• One guess which Christmas song has been most popular over the past thirty-five years, according to a Time magazine analysis of U.S. Copyright Office data.
• Meanwhile, Christmas (both the “economic… myth” Tippett complained about and the actual holy day) is huge in China…
• …though certain students — like some at a university in Xi’an, where Christianity first arrived in China in the 7th century — are fighting back against the holiday’s spread, characterizing it as Western cultural imperialism.
• Meanwhile, Spain is celebrating the holidays by making centuries-overdue amends to the Jews expelled by Ferdinand and Isabella in 1492.
• In my first Unbroken post, I mentioned that even secular critics think Jolie miscalculated when she stopped the story well before Zamperini’s conversion. Add The Atlantic‘s Lenika Cruz to that list: “I’m left wondering how much more powerful and true the story could have been had Unbroken focused as much on [forgiveness, as survival and resilience].”
• Also at The Atlantic, Katie Kilkenny mused about one more challenge common to (authorized) biographies: when biographers grow too close to their subjects.
• One last Unbroken tidbit: here’s the original report on the crash of Zamperini’s bomber in 1943. Famously, he and the pilot survived 47 days adrift in the Pacific, only to be captured by Japanese forces and imprisoned in torturous conditions until the end of WWII.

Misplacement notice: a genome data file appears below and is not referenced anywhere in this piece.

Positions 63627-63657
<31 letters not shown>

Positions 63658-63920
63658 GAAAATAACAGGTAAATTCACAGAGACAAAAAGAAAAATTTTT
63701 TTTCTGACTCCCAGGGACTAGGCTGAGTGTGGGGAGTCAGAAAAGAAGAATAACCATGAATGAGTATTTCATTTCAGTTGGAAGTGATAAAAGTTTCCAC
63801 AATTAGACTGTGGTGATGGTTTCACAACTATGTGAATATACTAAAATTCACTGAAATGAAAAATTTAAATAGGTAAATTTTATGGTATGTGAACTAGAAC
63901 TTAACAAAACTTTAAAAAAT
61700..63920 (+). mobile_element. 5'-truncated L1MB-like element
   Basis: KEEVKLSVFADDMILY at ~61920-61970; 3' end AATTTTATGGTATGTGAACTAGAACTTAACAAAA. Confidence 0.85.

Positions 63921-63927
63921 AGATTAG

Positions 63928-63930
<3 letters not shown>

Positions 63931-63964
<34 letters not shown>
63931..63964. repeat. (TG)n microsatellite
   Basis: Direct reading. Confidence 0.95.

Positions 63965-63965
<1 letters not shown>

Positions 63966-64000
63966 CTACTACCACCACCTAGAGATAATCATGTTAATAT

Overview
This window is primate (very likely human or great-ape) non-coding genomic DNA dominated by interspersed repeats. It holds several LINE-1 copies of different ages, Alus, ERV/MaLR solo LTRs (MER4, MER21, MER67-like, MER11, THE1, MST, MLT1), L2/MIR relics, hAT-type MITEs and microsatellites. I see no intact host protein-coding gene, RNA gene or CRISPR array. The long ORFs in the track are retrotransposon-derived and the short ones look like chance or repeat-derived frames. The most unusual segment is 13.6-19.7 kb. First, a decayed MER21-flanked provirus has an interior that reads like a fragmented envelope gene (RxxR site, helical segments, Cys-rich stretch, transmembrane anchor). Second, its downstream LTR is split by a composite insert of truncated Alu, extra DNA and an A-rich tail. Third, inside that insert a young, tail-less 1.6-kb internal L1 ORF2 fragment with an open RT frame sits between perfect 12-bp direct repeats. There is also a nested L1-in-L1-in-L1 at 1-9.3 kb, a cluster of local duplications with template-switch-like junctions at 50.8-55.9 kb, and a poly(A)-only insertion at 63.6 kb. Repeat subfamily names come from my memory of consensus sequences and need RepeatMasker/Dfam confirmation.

• Donte Stallworth will have a good life story to sell if his transition from pro football star to political reporter goes well…
• Sarah Pulliam Bailey reported on how international adoptions are changing evangelicals like blogger Jen Hatmaker (and several of my colleagues at Bethel) to “[grapple] with race relations in a profoundly personal way, especially as national news spotlights racial tension in New York, Ferguson, Mo., and elsewhere.”
• And congratulations to Bailey, probably my favorite religion writer, on her new gig with one of my favorite newspapers.
• Earlier this month she caught up with Rob Bell, his new show debuted on Oprah Winfrey’s cable network. “And, perhaps unsurprisingly,” reported Relevant magazine, “Bell sounded a lot like a pastor.”
• Here in the Twin Cities, StarTribune sports columnist Patrick Reusse caught up with former Bethel University football star (and Pietist Schoolman guest-blogger) Jesse Phenow, who is spending the year serving the Karen people in Southeast Asia.
• The end of December is a quiet time for higher ed, but this National Labor Relations Board ruling is big news for those of us who teach at private colleges — though more complicated if we’re at religious schools.
• And there’s mostly bad news for African American college graduates, whose unemployment rate is drastically higher than it is for their white counterparts.
One thought on “That Was The Week That Was”
I have to admit that seeing the beautiful picture of a plate of lutefisk (although rather naked without the usual white sauce, butter and fresh pepper topping) awakened a long forgotten longing for a meal of it. Forgotten not because of distaste, but as a byproduct of geography. It is unheard of here in SW Virginia, therefore unavailable.